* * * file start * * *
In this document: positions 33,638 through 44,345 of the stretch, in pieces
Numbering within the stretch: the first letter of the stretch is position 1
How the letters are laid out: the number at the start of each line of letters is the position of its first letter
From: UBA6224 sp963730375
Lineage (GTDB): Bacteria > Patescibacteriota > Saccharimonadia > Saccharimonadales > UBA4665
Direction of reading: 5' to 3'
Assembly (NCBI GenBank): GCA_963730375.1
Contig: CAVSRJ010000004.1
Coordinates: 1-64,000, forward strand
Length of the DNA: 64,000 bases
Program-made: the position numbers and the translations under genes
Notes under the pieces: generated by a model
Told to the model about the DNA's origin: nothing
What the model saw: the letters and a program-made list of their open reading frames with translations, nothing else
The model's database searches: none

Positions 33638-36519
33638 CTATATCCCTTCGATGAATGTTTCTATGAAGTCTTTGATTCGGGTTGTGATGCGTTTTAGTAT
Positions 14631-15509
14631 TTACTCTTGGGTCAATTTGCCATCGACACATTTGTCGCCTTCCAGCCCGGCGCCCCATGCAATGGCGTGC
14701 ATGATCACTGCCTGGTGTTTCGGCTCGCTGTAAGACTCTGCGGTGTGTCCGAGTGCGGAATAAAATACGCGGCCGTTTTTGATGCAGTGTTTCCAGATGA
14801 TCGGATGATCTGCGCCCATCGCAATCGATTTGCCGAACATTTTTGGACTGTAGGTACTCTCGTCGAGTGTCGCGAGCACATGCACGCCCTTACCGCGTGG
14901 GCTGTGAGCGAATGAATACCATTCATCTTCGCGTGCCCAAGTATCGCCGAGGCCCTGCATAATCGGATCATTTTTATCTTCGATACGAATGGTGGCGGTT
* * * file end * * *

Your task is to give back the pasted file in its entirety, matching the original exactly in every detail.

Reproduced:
In this document: positions 33,638 through 44,345 of the stretch, in pieces
Numbering within the stretch: the first letter of the stretch is position 1
How the letters are laid out: the number at the start of each line of letters is the position of its first letter
From: UBA6224 sp963730375
Lineage (GTDB): Bacteria > Patescibacteriota > Saccharimonadia > Saccharimonadales > UBA4665
Direction of reading: 5' to 3'
Assembly (NCBI GenBank): GCA_963730375.1
Contig: CAVSRJ010000004.1
Coordinates: 1-64,000, forward strand
Length of the DNA: 64,000 bases
Program-made: the position numbers and the translations under genes
Notes under the pieces: generated by a model
Told to the model about the DNA's origin: nothing
What the model saw: the letters and a program-made list of their open reading frames with translations, nothing else
The model's database searches: none

Positions 33638-36519
33638 CTATATCCCTTCGATGAATGTTTCTATGAAGTCTTTGATTCGGGTTGTGATGCGTTTTAGTAT
Positions 14631-15509
14631 TTACTCTTGGGTCAATTTGCCATCGACACATTTGTCGCCTTCCAGCCCGGCGCCCCATGCAATGGCGTGC
14701 ATGATCACTGCCTGGTGTTTCGGCTCGCTGTAAGACTCTGCGGTGTGTCCGAGTGCGGAATAAAATACGCGGCCGTTTTTGATGCAGTGTTTCCAGATGA
14801 TCGGATGATCTGCGCCCATCGCAATCGATTTGCCGAACATTTTTGGACTGTAGGTACTCTCGTCGAGTGTCGCGAGCACATGCACGCCCTTACCGCGTGG
14901 GCTGTGAGCGAATGAATACCATTCATCTTCGCGTGCCCAAGTATCGCCGAGGCCCTGCATAATCGGATCATTTTTATCTTCGATACGAATGGTGGCGGTT